Written by David Odell
Directed by Jeannot Szwarc
Runtime 125 min.
3.5 out of 5
After accidentally losing the Omegahedron, Argo City’s power source, Kara Zor-El (Helen Slater) embarks on a journey to go recover it before Argo City perishes. Upon arriving on Earth, she discovers she has superpowers and adopts the identity of Supergirl, which she uses to help others while on her quest to recover the Omegahedron.
Elsewhere, the Omegahedron has fallen into the hands of Selena (Faye Dunaway), a flunky witch who quickly becomes powerful because of it and who sets her sights on Supergirl, ready to eliminate the Girl of Steel the first chance she can get.
Can Supergirl recover the Omegahedron before Argo City goes dark and Selena is victorious?
It’s superheroine versus supervillainness in this ’80s classic of Good vs Evil.
This flick is every bit a part of my childhood as the Superman movies were. At the time, of course, I was too young to understand the story, but now older, it’s not too bad. Sure, it has some flaws and continuity issues, but at its heart it’s the story about someone trying to right a grievous mistake, something that most of us can relate to.
The visuals and hints of Kryptonian mythology put forth quickly link it to the Superman movies—Supergirl identifies herself as Superman’s cousin while in costume, and also as Clark Kent’s cousin when she’s in disguise as Linda Lee; her supersuit is basically the Christopher Reeve costume from the waist up—and it has a cinematic score that carries a similar heroic tone to that of its male counterpart. Likewise, Marc McClure reprises his role as Jimmy Olsen from the Superman movies and appears as Lucy Lane’s boyfriend (Lucy is Lois Lane’s younger sister).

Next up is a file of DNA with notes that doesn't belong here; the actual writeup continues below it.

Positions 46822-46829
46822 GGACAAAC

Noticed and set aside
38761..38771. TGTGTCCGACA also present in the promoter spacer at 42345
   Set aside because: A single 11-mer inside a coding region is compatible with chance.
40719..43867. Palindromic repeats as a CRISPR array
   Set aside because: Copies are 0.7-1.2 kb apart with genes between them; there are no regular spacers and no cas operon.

They seem to want to jump right into Kara being Supergirl so don’t give an explanation as to why she leaves Argo City in that bubble ship in one outfit then transforms inside the ship and flies out of the water in her supersuit, but whatever. They do a good job of showing her discovering her powers, the joy of having them, and also the satisfaction of using them for good.
As hopeful and cheery as this flick is at times, it’s also equally dark thanks to Selena being a witch. There is a ton of occult imagery and when you’re watching this stuff as a kid, it creeps you right out. And that funhouse that Supergirl’s “man in distress” has to find his way out of? Shivers, man. But who isn’t afraid of creepy funhouses, right?
The pacing was pretty decent and each obstacle Supergirl must overcome as the movie rolls along keeps getting bigger and bigger until the end when it seems all hope is lost and even the Girl of Steel is helpless.
What was especially cool is during the time of Supergirl’s tenure on Earth, Superman was elsewhere in the galaxy doing his thing, so when the story wraps up, Supergirl asks those who knew of her presence to forget she was there and flies off triumphant back to Argo City. This, of course, kept the two super franchises separate while still linking them. I heard Christopher Reeve was supposed to have a cameo in Supergirl but it didn’t work out, with Reeve citing personal reasons (whatever those might’ve been). Would’ve been amazing had the two teamed up for it. Maybe we’ll finally get to see Supergirl and Superman together in Man of Steel 2 . . .
In the end, Supergirl is an overall enjoyable flick that is from a time before superhero movies got all dark and gritty, the hero was filled with angst and turmoil, and it enjoys itself for what it is: a movie about a girl who can fly.